The main difference between mucin and mucus is that mucin is a glycoprotein that serves as the major component of mucus whereas mucus is the slimy material that coats epithelial cells and consists of anti-microbial peptides.
Mucin and mucus are two types of materials that occur on the surface of epithelial cells. Although mucin is a glycoprotein, mucus consists of inorganic salts, antimicrobial enzymes, immunoglobulins, and other glycoproteins. Moreover, mucin is a lubricant for cell signaling while mucus provides protection against pathogens. Mucin serves also as a protective barrier to pathogens. Not only animals, but plants too produce mucin for protective functions. However, mucin is the main glycoprotein that occurs in mucus. In addition, mucin undergoes mineralization and forms bones.
Key Areas Covered
- What is Mucin
- Definition, Structure, Function
- What is Mucus
- Definition, Structure, Function
- Similarities Between Mucin and Mucus
- Outline of Common Features
- Difference Between Mucin and Mucus
- Comparison with Key Differences
Restriction Endonuclease, Restriction Enzyme, Double-Stranded DNA
What is Mucin
Mucin is a family of highly glycosylated proteins that has a high molecular weight. Most animals produce mucin in their epithelial tissue. The key characteristic of mucin is the ability to form gels. Significantly, the main function of mucin is to form lubrication for cell signaling and form chemical barriers. On the other hand, some mucins undergo mineralization, forming nacre in mollusks, calcification in echinoderms, and bone formation in vertebrates. In addition, some mucins bind to the pathogen as a part of the immune system. However, overexpression of some mucins is associated with cancer.
Moreover, due to the presence of a hydrophobic membrane-spanning domain, some mucins occur bound to the membrane and retained in the plasma membrane. Other than that, most mucins are secreted by mucus membranes as a part of the mucus. Besides, mucin is also a part of saliva.
What is Mucus
Mucus is the slippery aqueous secretion produced by the mucous glands of the mucous membranes, covering the mucous membranes. Some mixed glands also produce mucus along with serous. Mucus is a colloid consisting of inorganic salts, antimicrobial enzymes (such as lysozymes), immunoglobulins (especially IgA), and glycoproteins such as lactoferrin. Mucus mainly consists of mucin produced by the goblet cells and submucosal glands in the mucous membrane.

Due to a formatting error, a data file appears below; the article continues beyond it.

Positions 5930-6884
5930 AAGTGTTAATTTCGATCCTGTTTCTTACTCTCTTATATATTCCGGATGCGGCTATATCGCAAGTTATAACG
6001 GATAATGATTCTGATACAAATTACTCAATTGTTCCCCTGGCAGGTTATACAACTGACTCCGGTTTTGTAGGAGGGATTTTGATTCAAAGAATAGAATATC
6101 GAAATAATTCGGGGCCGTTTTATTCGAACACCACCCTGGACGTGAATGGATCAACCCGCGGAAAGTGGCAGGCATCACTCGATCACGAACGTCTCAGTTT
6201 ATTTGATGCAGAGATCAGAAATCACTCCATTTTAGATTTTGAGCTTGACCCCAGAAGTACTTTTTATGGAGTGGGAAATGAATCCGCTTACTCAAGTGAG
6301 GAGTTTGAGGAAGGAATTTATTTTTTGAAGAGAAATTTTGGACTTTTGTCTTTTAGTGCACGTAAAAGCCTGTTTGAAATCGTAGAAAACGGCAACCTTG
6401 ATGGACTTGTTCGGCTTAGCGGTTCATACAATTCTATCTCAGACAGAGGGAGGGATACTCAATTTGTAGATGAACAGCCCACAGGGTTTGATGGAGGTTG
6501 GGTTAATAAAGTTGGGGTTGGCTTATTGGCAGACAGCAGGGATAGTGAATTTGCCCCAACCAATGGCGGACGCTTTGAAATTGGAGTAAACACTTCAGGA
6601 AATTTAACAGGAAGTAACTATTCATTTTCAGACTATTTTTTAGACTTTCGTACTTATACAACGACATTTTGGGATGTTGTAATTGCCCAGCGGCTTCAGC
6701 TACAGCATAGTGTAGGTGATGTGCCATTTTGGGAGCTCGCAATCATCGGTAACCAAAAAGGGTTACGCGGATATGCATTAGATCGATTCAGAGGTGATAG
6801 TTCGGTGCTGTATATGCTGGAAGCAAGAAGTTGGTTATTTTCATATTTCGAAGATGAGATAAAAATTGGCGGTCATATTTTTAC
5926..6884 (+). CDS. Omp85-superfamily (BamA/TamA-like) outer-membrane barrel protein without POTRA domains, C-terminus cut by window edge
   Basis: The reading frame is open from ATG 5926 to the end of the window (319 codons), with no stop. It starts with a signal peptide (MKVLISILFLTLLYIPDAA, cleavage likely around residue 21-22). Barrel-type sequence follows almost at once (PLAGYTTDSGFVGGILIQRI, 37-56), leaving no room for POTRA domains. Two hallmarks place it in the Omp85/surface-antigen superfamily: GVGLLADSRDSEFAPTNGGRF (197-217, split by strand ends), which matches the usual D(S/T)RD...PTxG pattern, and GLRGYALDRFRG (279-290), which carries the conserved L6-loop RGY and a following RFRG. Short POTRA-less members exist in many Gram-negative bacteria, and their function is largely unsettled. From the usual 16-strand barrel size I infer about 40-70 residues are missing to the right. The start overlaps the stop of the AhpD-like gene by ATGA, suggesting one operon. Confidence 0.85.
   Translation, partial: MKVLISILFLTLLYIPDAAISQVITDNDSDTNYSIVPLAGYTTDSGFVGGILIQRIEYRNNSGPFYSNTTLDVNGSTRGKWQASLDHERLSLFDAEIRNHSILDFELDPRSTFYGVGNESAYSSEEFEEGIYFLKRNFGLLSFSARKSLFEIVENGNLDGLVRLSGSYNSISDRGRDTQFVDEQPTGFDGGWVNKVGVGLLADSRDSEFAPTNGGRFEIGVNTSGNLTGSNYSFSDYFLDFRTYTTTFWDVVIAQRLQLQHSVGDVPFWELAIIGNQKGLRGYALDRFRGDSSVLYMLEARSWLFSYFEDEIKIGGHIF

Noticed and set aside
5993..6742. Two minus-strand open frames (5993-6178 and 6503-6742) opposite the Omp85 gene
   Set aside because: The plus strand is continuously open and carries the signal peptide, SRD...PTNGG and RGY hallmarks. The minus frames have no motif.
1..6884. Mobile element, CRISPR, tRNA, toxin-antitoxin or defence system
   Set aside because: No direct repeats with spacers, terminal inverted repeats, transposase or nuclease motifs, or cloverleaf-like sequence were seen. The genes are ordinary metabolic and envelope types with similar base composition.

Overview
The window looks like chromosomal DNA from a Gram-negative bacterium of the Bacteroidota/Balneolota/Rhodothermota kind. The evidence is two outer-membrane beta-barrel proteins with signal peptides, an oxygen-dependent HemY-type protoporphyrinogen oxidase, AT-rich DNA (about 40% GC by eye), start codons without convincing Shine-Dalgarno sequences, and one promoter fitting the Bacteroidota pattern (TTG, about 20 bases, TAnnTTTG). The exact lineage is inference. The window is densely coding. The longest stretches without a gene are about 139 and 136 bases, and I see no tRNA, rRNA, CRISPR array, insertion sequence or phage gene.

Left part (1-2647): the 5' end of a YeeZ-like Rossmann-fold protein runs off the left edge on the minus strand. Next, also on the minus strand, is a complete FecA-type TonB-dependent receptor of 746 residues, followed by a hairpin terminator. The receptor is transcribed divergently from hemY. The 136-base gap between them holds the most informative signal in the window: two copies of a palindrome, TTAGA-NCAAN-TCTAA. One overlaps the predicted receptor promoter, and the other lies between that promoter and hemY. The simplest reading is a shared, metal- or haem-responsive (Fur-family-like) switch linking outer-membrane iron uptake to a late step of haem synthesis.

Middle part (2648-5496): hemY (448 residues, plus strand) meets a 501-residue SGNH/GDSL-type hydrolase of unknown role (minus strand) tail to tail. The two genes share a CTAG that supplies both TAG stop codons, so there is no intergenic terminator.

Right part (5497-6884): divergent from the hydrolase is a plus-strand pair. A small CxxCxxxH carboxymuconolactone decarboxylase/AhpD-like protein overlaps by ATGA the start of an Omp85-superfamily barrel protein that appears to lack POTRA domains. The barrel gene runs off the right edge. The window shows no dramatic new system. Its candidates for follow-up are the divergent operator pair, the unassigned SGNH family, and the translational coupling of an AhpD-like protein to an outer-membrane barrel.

Moreover, amphibians, snails, and slugs produce external mucus from their epidermis in order to protect against pathogens. Fish also produce mucus to line their gills, helping the movement. Apart from that, mucilage is the type of mucus in plants.
Similarities Between Mucin and Mucus
- Mucin and mucus are two types of solutions in animals and plants.
- Both are slippery and occur on mucous membranes.
Difference Between Mucin and Mucus
Mucin refers to a glycoprotein constituent of mucus while mucus refers to a slimy substance, typically not miscible with water, secreted by the mucous membranes and glands of animals for lubrication, protection, etc.
Mucin is a glycoprotein while mucus consists of mucin, inorganic salts, antimicrobial enzymes, and immunoglobulins.
Furthermore, mucin is a lubricant for cell signaling while mucus is important in lubrication and protection.
In brief, mucin and mucus are two slippery secretions produced in the mucous membranes. Mucin is a glycoprotein while mucus consists mainly of mucin, a glycoprotein, inorganic salts, antimicrobial enzymes, and immunoglobulins. The main function of mucin is to lubricate cell signaling, whereas the main function of mucus is to lubricate and protect against pathogens. Therefore, the main difference between mucin and mucus is their structure and function.
- Ma J, Rubin BK, Voynow JA. Mucins, Mucus, and Goblet Cells. Chest. 2018 Jul;154(1):169-176. doi: 10.1016/j.chest.2017.11.008. Epub 2017 Nov 21. PMID: 29170036.
- Mucus and mucins. (n.d.). Retrieved August 7, 2022.